SARH pastoral care director Scheidt receives Hospital Heroes Award
October 14, 2013
St. Anthony Regional Hospital and Nursing Home director of pastoral care Peg Scheidt has been selected one of 10 Hospital Heroes from across the state by the Iowa Hospital Association.
The award was presented at the IHA annual conference in Des Moines on Oct. 10.
As a board certified chaplain, Scheidt provides spiritual guidance to patients, residents, families, employees and the extended Carroll community during time of need. Scheidt makes herself available day and night for people of all faiths, focusing on spiritual care to those in need.
In her duties, Scheidt organizes, promotes, and manages a wide variety of needs for clergy, volunteers, patients, families and staff.
"Peg is unique because she has the ability to find comfort for both the patient and family members all at the same time," said St. Anthony president Ed Smith.
Sister Jean Moore, of St. Anthony's sponsoring FSPA, said, "What sets her apart is her devotion to St. Anthony patients, nursing-home residents, families and employees, along with her willingness to be involved, not just in the hospital, but also in the community."
In a news release, the Iowa Hospital Association says of the Heroes Award, "For some, heroes are bigger than life. However, for many of us, heroes are those who reached out to us in time of need with no expectation of reward or recognition. It is part of who they are and the character of their soul.
Each day, across Iowa's hospitals, more than 70,000 people serve their communities and celebrate a winning team of everyday heroes. They are healers and miracle workers, young and old, men and women who are all part of a unique group of committed health-care professionals. Our hospitals depend on this team of everyday heroes to deliver the high quality care that patients need and deserve."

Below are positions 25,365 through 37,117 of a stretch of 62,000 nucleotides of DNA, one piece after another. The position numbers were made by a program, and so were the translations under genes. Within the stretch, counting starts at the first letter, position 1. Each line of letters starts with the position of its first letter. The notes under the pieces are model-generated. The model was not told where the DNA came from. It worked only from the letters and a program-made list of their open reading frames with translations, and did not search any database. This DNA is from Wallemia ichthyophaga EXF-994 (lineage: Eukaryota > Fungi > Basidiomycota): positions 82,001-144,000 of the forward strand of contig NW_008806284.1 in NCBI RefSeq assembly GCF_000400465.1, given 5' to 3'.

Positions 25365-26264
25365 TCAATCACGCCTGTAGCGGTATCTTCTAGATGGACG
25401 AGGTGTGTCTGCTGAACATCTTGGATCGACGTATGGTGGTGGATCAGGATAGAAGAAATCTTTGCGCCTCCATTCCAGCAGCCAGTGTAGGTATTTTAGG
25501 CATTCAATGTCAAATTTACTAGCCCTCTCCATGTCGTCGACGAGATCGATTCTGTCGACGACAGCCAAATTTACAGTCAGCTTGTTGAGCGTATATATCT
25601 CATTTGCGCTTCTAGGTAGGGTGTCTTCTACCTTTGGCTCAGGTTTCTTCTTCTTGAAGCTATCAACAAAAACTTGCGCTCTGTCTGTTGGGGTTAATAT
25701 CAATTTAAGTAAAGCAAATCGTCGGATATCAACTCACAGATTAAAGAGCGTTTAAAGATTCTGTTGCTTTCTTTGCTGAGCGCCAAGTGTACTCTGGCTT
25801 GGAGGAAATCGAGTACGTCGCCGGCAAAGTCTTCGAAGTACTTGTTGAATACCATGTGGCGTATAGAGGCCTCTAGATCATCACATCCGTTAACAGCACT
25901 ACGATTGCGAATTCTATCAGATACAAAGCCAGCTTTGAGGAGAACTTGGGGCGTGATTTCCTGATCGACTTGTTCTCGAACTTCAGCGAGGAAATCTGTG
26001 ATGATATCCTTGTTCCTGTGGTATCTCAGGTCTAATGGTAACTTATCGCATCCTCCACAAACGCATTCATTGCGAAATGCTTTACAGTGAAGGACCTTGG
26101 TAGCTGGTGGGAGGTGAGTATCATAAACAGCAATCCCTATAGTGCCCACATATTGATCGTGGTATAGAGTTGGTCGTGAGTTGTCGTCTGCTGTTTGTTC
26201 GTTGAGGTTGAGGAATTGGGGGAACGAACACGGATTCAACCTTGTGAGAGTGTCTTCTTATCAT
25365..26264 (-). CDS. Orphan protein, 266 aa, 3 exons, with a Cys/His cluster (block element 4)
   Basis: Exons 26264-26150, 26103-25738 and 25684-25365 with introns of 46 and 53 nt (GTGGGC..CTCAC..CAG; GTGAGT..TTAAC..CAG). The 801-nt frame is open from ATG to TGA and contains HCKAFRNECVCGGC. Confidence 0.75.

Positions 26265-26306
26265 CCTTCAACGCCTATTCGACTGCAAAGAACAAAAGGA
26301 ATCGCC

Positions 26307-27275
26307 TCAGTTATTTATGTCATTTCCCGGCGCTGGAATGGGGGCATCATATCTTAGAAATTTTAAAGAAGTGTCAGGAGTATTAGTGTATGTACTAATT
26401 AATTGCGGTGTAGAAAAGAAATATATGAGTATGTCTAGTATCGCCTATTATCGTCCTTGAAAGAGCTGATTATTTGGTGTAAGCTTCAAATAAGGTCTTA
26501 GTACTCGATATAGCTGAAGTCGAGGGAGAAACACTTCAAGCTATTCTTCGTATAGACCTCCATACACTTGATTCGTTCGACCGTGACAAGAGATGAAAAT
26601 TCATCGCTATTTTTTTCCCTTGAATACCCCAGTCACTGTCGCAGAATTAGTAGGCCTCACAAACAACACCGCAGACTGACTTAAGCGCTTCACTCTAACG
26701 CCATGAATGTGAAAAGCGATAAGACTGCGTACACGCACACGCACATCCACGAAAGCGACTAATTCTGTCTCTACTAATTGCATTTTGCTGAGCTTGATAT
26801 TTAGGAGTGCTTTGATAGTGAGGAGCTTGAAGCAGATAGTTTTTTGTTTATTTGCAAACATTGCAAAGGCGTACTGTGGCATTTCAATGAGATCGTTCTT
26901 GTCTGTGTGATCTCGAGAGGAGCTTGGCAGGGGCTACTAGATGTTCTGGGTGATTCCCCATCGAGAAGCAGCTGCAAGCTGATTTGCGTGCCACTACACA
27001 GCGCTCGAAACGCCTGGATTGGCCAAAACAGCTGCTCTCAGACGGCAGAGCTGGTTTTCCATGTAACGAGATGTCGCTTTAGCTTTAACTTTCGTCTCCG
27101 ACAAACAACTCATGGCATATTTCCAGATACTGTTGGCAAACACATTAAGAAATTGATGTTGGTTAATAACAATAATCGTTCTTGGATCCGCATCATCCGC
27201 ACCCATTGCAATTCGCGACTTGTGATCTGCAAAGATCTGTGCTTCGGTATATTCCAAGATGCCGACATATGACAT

The news release says of Scheidt, "She makes the needs of patients, family members, or employees, her number one priority in any situation and her presence touches the lives of those she encounters as she ministers to St. Anthony patients. Her quiet demeanor brings calmness to all as she listens, and prays, to offer spiritual strength and comfort when spirits are low, the future seems bleak, or hope seems out of reach."
In an interview this morning, Scheidt said, "It's a very nice honor, and I'm really humbled by it. It's just a privilege to be able to do what I do.
It's very rewarding to be able to walk with people through my ministry."
She added, "It's nice to see that spiritual care has been recognized because it is such a vital part of healing."
The award usually has been presented to such health-care professionals as nurses, doctors or social workers.
Scheidt received a blue plaque at the conference.
"When I went up to receive this," she said, "I felt I was representing the fine people we have at St. Anthony because we do have so many fine employees who easily could have been recognized to receive this award."
A native of the small southwest Minnesota town of Adrian, Scheidt is beginning her 21st year as St. Anthony pastoral care director, starting here Sept. 27, 1993. She previously was pastoral care director eight years at Sacred Heart Hospital in Yankton, S.D. She worked a year in pastoral care at Iowa Methodist Medical Center in Des Moines before completing her master's degree in ministry from Creighton University in Omaha, Neb.
She received bachelor's degrees in physical education and theology from Briar Cliff University in Sioux City. She said of that combination of study, "I like to play and pray a lot. And I'm suffering with the (National Football League Minnesota) Vikings right now."
"It's painful to be a Vikings fan right now," she said of her favorite team, which has a 1-4 record.
She is certified by the National Association of Catholic Chaplains, based in Milwaukee, Minn.
Scheidt said of her career, "It's an honor and privilege to be able to walk with people, to be their companion at both high moments in their lives and very sad times in their lives. I am aware not everybody has this calling. People ask how I do what I do, and I just feel as though the Holy Spirit is working through me. It's been nothing but a privilege to do what I do, and to be recognized this way is a gift."
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